Obviously, this article makes a lot of assumptions. The biggest assumption is those that have been exposed. The true number of those with prior infection or active infection is unknown. The assumptions were made based on small samples around the globe. Since the total exposure is unknown the true event rate is unknown. Because of this there could be substantial error in my logic. Also, I didn’t bother with a power calculation for simplicity purposes. The estimate figures used for the simulated trials could be inaccurate based on this. Finally, I gave an effectiveness of 75 percent to the theoretical vaccine. This would be on the favorable end of effectiveness compared to others. 9,10,11 Vaccine effectiveness can vary significantly from ineffective to near 100 percent effective.

Based on these assumptions this entire article could be rubbish. Only time will tell. If you see a vaccine trial with over 80,000 people in each arm, and less than 100 deaths in each arm, then you’ll know I was probably right. In that case we should’ve gotten back to our lives long before we did.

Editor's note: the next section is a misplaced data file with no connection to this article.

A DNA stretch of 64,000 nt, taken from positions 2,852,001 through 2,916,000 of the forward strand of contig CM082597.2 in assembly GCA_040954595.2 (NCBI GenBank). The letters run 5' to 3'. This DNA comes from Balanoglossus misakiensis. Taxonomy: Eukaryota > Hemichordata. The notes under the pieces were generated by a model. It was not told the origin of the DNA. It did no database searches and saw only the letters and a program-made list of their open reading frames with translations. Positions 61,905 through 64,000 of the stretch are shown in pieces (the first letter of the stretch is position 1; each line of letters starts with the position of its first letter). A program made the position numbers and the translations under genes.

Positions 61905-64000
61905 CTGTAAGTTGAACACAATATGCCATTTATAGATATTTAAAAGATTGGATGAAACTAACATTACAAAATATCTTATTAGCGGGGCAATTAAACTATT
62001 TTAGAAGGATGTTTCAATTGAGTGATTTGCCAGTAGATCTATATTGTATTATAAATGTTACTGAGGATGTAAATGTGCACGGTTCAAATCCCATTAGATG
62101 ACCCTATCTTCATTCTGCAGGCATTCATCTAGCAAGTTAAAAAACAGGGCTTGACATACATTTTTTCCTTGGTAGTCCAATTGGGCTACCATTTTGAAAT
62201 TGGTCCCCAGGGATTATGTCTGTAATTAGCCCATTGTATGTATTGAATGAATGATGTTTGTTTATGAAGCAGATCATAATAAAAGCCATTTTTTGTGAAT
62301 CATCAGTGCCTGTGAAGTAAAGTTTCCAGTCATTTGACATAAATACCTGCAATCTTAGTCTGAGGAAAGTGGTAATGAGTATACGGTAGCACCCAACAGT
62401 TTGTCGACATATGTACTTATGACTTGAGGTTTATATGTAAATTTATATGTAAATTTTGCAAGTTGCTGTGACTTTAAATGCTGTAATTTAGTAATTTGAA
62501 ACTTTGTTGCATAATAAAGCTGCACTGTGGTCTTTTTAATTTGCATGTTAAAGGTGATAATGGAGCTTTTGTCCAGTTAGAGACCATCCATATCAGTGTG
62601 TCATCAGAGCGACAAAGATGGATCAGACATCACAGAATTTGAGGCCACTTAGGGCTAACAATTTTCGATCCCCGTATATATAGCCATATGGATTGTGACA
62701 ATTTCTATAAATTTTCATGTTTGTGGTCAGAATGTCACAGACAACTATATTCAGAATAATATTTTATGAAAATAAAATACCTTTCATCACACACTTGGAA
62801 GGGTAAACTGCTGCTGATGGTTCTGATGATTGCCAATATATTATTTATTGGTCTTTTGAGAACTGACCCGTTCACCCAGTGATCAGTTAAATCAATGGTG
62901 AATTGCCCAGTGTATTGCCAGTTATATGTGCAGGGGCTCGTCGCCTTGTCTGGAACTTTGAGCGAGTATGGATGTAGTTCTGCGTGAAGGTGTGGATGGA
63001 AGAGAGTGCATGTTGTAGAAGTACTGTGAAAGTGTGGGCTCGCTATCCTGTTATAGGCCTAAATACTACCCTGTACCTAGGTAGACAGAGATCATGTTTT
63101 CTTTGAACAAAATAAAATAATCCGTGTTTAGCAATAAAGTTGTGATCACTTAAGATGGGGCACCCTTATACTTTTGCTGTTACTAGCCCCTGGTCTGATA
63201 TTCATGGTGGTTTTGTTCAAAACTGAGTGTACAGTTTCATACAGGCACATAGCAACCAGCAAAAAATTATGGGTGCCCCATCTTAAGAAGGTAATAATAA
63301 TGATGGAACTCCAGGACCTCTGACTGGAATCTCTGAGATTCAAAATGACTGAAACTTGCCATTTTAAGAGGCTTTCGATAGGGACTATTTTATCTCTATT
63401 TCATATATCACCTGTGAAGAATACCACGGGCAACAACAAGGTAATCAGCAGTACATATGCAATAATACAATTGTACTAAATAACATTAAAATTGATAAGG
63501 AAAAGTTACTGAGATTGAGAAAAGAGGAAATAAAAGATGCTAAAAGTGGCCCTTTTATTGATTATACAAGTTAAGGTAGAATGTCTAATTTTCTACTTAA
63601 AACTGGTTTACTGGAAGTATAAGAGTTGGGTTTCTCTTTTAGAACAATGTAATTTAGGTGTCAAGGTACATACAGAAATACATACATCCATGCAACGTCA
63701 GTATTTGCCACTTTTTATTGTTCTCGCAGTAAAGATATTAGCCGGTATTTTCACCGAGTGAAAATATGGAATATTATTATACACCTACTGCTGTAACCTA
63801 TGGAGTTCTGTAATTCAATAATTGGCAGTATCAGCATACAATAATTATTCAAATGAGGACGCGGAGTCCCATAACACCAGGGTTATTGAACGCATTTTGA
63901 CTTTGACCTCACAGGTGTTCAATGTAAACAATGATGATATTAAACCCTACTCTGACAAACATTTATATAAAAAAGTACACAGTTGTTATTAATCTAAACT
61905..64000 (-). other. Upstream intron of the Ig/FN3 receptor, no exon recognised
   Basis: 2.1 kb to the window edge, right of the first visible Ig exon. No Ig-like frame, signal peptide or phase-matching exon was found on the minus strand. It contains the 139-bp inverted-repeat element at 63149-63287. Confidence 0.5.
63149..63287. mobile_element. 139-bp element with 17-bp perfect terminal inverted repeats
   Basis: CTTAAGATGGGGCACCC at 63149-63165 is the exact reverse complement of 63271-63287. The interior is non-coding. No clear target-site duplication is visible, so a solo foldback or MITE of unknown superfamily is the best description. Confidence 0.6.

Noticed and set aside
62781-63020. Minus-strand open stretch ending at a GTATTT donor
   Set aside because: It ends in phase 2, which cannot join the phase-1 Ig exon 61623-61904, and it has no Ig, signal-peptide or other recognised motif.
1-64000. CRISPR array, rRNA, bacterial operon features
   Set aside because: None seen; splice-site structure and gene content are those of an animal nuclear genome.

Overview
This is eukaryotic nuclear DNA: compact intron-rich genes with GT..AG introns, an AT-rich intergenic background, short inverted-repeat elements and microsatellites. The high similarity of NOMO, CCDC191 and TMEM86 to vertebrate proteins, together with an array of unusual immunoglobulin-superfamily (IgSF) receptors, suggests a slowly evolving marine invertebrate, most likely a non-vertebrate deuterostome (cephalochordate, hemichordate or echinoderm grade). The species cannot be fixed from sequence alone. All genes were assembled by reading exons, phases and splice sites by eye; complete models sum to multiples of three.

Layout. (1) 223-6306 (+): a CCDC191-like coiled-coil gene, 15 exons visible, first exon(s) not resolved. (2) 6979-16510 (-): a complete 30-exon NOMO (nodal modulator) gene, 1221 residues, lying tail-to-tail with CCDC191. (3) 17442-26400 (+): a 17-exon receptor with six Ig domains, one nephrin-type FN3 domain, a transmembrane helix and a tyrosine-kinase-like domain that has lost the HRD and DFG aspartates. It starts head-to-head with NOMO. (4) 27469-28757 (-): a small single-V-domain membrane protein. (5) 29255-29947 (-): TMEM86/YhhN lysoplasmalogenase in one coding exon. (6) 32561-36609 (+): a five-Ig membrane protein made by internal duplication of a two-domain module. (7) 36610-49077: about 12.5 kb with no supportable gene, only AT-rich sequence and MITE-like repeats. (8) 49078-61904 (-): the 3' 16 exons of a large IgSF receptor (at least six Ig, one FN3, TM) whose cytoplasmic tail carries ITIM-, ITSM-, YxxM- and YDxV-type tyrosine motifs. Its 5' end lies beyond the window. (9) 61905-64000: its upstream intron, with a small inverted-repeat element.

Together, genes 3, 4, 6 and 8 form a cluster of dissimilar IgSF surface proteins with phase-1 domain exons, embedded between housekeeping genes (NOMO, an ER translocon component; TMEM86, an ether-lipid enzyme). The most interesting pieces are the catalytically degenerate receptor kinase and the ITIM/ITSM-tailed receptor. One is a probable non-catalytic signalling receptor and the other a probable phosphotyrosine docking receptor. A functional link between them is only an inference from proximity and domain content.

1. Mueller S, Wimmer E, Cello J. Poliovirus and poliomyelitis: a tale of guts, brains, and an accidental event. Virus Res. 2005;111(2):175-193. doi:10.1016/j.virusres.2005.04.008

2. Centers for Disease Control and Prevention (CDC). Global measles mortality, 2000-2008. MMWR Morb Mortal Wkly Rep. 2009;58(47):1321-1326.

3. CDC. Coronavirus Disease 2019 (COVID-19) in the U.S. Centers for Disease Control and Prevention. Published April 29, 2020. Accessed May 7, 2020.

https://www.cdc.gov/coronavirus/2019-ncov/cases-updates/cases-in-us.html

4. Population Clock. Accessed May 7, 2020. https://www.census.gov/popclock/

5. Sutton D, Fuchs K, D’Alton M, Goffman D. Universal Screening for SARS-CoV-2 in Women Admitted for Delivery. N Engl J Med. Published online April 13, 2020. doi:10.1056/NEJMc2009316